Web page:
Stop Demanding Performative Blackness from Other Black People
Our Blackness is no more a costume than it is a curriculum
Source: Thomas Barwick / Getty
There are a million and one ways to be Black, or so I’ve heard. It’s too bad it doesn’t feel like it. Between the unofficial, unspoken cookout rules (invite only), the required affliction for fried chicken, and the obligatory two-step to Montell Jordan’s “This Is How We Do It,” no matter how many times it’s played, it’s no wonder being Black doesn’t come with a beginners manual.
I came across a lengthy thread in a Black travel group started by a poster who was sick and tired of other Black travelers violating one crucial negro ordinance, the one that requires us to nod in open acknowledgment whenever passing one another in public. The comment section was full of people proclaiming that the head nod simply wasn’t optional, arguing its’ significance was cultural, not just courtesy. I thought to myself, don’t Black people have the right to exist in public and private spaces without performing their blackness for anyone, including each other? Perhaps there are too many rules to being Black, and if that is in fact the case, then it’s no surprise that Black people continue to find new ways to express their blackness. Aren’t rules meant to be broken?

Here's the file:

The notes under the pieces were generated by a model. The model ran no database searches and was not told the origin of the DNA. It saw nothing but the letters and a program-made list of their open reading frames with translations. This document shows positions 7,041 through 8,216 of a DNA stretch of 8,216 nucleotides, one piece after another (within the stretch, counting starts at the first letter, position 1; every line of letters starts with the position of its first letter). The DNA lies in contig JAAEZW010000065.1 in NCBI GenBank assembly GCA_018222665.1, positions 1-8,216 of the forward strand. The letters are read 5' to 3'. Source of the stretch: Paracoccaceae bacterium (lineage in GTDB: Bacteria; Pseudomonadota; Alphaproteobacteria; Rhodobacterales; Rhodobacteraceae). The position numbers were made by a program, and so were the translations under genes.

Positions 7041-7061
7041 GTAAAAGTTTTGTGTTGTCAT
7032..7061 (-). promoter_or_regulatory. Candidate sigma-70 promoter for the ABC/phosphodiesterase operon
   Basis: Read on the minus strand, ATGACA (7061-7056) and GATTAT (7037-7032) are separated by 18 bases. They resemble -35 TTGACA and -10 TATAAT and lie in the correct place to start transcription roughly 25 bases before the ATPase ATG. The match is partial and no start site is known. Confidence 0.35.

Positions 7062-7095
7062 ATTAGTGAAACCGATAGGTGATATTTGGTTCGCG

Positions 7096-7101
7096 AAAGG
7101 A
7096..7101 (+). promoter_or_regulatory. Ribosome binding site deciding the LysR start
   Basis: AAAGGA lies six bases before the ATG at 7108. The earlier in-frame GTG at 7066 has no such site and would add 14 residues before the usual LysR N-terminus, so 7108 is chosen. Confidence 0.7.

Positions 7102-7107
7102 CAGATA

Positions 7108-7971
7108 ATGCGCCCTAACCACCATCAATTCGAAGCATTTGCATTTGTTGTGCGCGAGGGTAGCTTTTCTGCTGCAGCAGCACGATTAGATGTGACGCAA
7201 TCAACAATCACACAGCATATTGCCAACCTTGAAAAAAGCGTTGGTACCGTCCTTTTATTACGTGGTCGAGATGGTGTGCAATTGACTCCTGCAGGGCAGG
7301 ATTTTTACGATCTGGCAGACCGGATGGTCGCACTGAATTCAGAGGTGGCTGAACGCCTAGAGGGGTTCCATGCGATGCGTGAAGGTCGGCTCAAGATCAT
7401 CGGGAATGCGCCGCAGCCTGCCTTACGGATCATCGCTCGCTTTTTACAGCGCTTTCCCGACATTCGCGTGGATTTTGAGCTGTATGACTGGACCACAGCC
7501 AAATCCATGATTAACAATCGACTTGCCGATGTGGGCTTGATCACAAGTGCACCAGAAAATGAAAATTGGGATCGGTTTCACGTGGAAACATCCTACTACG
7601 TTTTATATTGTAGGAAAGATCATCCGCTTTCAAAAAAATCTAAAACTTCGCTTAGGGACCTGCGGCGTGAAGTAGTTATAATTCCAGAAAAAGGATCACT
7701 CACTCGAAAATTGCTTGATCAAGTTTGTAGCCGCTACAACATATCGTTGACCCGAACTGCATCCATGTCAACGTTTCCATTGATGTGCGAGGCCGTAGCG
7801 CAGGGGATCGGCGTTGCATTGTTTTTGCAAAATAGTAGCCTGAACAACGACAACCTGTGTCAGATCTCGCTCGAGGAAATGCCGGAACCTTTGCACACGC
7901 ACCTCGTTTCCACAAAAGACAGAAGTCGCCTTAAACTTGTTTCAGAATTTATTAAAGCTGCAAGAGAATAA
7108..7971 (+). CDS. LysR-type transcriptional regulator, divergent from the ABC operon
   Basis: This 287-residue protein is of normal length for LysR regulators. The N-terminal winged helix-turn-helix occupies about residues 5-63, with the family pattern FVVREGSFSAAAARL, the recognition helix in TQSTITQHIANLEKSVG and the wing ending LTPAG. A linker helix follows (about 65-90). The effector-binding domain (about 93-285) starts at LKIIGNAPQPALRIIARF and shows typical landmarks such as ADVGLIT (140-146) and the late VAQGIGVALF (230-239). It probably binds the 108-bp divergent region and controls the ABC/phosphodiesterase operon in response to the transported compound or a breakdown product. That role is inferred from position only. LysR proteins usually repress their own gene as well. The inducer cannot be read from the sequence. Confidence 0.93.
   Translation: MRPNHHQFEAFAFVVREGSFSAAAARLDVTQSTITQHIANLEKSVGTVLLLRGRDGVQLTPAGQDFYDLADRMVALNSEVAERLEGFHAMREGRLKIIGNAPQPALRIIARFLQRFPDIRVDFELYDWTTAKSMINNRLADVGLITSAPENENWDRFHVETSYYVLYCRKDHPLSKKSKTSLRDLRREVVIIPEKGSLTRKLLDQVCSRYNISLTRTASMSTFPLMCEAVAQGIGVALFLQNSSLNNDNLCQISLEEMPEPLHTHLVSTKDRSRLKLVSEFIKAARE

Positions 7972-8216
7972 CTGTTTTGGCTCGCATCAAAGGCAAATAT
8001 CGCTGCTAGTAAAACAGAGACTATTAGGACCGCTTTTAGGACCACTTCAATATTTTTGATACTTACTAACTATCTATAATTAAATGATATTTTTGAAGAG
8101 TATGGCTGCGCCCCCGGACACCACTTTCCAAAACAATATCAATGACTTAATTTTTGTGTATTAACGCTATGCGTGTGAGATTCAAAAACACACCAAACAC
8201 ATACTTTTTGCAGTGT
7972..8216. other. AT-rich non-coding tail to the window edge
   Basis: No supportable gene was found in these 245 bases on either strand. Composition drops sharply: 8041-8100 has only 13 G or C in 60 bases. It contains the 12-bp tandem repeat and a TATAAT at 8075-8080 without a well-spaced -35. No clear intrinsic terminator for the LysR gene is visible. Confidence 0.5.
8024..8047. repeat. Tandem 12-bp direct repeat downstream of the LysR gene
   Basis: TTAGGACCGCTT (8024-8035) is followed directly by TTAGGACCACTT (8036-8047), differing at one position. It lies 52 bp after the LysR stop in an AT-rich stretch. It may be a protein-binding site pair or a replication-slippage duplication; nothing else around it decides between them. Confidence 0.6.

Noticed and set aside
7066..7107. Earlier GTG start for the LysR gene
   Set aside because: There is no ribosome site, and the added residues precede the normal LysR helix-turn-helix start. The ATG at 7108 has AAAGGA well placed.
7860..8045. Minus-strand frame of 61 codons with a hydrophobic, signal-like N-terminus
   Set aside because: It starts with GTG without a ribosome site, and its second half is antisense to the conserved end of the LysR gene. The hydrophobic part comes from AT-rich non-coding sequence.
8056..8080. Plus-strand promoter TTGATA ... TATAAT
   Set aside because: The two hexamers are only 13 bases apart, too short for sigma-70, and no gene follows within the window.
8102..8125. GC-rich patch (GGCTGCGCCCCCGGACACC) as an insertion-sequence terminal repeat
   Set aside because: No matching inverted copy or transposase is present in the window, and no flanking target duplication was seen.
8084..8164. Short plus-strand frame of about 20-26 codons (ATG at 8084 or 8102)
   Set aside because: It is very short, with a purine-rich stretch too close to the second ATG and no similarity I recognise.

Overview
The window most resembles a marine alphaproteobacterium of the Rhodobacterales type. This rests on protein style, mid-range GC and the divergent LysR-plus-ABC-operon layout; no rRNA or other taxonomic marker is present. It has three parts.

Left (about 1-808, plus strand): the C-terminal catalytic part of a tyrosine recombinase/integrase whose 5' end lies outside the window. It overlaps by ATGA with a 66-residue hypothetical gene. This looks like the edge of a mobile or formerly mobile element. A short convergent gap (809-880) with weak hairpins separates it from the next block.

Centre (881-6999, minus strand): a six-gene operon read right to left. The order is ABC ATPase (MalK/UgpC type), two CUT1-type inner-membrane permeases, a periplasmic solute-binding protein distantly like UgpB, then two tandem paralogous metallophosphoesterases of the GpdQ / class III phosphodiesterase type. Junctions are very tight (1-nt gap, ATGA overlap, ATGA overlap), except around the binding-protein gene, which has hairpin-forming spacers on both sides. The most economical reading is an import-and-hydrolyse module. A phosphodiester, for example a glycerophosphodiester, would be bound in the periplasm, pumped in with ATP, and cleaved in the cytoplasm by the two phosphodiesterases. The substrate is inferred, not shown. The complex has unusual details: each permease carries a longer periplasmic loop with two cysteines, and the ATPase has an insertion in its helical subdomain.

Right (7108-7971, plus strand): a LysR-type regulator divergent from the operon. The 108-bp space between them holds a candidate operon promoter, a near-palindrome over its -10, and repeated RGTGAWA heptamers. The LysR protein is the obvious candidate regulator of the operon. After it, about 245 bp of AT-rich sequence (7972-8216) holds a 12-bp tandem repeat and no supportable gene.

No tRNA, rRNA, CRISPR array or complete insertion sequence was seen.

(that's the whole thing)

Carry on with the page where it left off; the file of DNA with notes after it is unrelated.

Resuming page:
Research says it’s more important to think we have a lot in common with someone than it is to actually have a lot in common with them. Why? Because of a little something called perceived similarity. And what is “perceived” similarity? Well, it’s the belief or perception that we have things in common, which differs from actual similarity or the actual state of sharing a commonality with a person. Studies say we place emphasis on our similarities, both perceived and definite, with people for several reasons, the first of them being Consensual Validation. Fan conventions are one of the most obvious examples of consensual validation we have today. Hundreds of thousands of people travel from all points on the globe at least once a year to events like San Diego Comic-Con International, where complete strangers with striking similarities and shared interests in pop-culture come together to feel, well, together. Consensual validation is what happens when our attitudes about the world are validated by someone else’s. It is the desire to experience validation of our reality. Could you imagine being the only person convinced that police brutality was an issue? It’s simply implausible, not just because of our individual experiences as Black people in America, but more so because our experiences have been validated time and time again, consensually validated, if you will, giving us a unified feeling as it pertains to the experience itself. And in a society where we often experience being ostracized by the dominant culture for those experiences, a unified feeling is of utmost importance.